Effect of MS-275 on peripheral blood mononuclear cell proliferation

The CPM value decreased in the exosomes modified by drug group (19,411 ± 786.63) when compared with the value in the blank control group (23,974 ± 2,024.31), but the difference between these two groups failed to reach a significant level (P > 0.05). In contrast, the CPM value was decreased significantly in the group of exosomes without drug modification (3,863 ± 20.88) when compared with the value in the blank control group (P < 0.001) and the exosomes modified by drug group (P < 0.05).

MS-275 induced elevated expression of heat shock protein 70, MICA, and MICB in hepatoma G2 cells

After treatment with MS-275, the mRNA expression of HSP70, MICA, and MICB were all upregulated in HepG2 cells, compared to cells without treatment by MS-275. The relative expression of HSP70, MICA, and MICB was upregulated by 3.4-, 3.6- and 2.8-fold, respectively (Figure 3).
Figure 3

The mRNA expression of heat shock protein (HSP)70, MICA and MICB in hepatoma G2 cells.

Western blotting analysis results

Consistent with mRNA expression, western blotting analysis showed the specific protein bands of HSP70 (147 kDa), MICA (73 kDa) and MICB (47 kDa) in the HepG2 cell-derived exosomes (Figure 4). MS-275 modification significantly increased MICB and HSP70 protein in the exosomes of HepG2 cells compared to those without MS-275 treatment (P < 0.05).
Figure 4

Comparison expression of heat shock protein (HSP)70, MICA and MICB protein with or without MS-275. (A) Western blot showing the protein band of HSP70, MICA and MICB at the molecular weights of 147, 73 and 47 kDa, respectively. EMD, exosomes with drug modification; EWD, exosomes without drug modification. (B) Histogram comparison; after treatment with MS-275, the expression of MICA, MICB and HSP70 in HepG2 cell exosomes (EMD) increased significantly compared with untreated cells (EWD).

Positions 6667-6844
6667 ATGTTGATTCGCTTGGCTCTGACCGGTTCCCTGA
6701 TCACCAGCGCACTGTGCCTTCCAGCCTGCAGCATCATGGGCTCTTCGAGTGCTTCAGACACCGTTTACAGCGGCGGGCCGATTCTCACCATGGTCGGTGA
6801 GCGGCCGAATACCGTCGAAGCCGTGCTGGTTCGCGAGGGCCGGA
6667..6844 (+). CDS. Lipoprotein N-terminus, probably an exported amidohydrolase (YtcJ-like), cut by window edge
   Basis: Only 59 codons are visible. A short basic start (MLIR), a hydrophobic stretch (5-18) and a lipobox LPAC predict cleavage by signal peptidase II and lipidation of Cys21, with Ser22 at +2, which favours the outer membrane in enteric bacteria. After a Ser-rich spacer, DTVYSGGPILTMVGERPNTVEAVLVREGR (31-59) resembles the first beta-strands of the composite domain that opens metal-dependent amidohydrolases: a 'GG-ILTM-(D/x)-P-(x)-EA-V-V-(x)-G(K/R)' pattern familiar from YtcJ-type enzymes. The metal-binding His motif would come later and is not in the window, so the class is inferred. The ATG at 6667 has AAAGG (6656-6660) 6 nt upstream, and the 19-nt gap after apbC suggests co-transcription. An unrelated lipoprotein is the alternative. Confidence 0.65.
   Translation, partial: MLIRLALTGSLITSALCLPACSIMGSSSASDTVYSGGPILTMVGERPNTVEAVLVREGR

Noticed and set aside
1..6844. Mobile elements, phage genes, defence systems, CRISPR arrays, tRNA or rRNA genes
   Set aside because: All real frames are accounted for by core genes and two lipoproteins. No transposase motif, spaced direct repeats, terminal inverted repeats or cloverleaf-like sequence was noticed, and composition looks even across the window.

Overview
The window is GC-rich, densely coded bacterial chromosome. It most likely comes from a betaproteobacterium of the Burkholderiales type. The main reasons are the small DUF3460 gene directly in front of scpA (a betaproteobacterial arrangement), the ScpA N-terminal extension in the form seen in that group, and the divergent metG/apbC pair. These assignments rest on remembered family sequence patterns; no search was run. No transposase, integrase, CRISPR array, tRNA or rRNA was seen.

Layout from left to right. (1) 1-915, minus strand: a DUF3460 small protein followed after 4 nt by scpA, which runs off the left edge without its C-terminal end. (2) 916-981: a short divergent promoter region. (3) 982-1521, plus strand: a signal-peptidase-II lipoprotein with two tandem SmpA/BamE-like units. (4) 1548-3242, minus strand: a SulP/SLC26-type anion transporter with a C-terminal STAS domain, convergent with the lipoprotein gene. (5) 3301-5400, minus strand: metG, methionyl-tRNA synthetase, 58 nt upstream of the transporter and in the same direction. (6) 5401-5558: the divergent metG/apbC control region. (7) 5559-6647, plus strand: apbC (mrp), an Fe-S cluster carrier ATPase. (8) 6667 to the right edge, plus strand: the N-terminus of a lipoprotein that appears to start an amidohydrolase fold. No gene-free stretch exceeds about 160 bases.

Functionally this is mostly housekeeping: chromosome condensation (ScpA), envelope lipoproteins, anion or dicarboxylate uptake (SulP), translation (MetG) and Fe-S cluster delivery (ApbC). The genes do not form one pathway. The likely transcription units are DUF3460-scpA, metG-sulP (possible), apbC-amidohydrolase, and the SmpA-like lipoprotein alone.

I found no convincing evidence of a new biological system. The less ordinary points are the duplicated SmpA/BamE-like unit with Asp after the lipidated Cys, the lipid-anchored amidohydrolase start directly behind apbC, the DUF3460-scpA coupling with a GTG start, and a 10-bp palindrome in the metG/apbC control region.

Natural killer cell cytotoxicity

We evaluated the cytotoxicity of NK cells against HepG2 cells at various NK/HepG2 cell ratios with normal or MS-275 modified exosomes. The results are presented in Table 1. As the NK/HepG2 cell ratio increased, the dead HepG2 cells increased. MS-275 significantly increased the cytotoxicity of NK cells at the same effector/target cell ratio (P < 0.05).
Table 1

Percentage of hepatoma G2 cells killed by natural killer cells at various effector: target cell ratios with or without MS-275 modification

 

Effector cell (NK cells): target cell ratios

 

5:1

10:1

20:1

40:1

EWD group (%)

1. 69 ± 0.13

2. 47 ± 0. 84

5. 21 ±1. 07

5. 77 ± 0. 83

EMD group (%)

25. 32 ± 1. 31*

42. 27 ± 1.67*

57. 53 ± 2.13*

70.21 ± 3. 01*

*P < 0.05 compared with EWD group. EMD: exosomes with drug modification; EWD, exosomes without drug modification; NK, natural killer.

Exosomes are vesicles formed by ‘inward/reverse budding’ of the limiting membrane of the multivesicular bodies in the late endocytic compartment that are released upon the fusion of multivesicular bodies with the plasma membrane [18, 19]. Exosome proteins derived from the tumor cell membrane are rich in tumor antigen chaperone molecules such as HSP70, 80, 90 and MHC class I molecules. HSP70 originated from tumor exosomes can selectively activate NK cell activity, thus leading to the migration and proliferation of tumor cell and augmentation of an immune response [20]. Due to their molecular chaperone properties, HSPs can bind tumor-specific peptides and deliver them deep into the antigen-processing pathways of antigen-presenting cells. In this way, HSP-based vaccines can activate tumor-specific immunity, trigger the proliferation and cytotoxic T lymphocyte capabilities of cancer-specific CD8+ T cells, and inhibit tumor growth [21]. However, the immune stimulatory activity of exosomes in tumor cells is dependent on their expression level. Moreover, tumor-derived exosomes lack antigen presentation stimulators such as T-cell-activating protein, latent membrane protein and Tapasin; as a result, their tumor immunosuppressive activity is substantially compromised [22].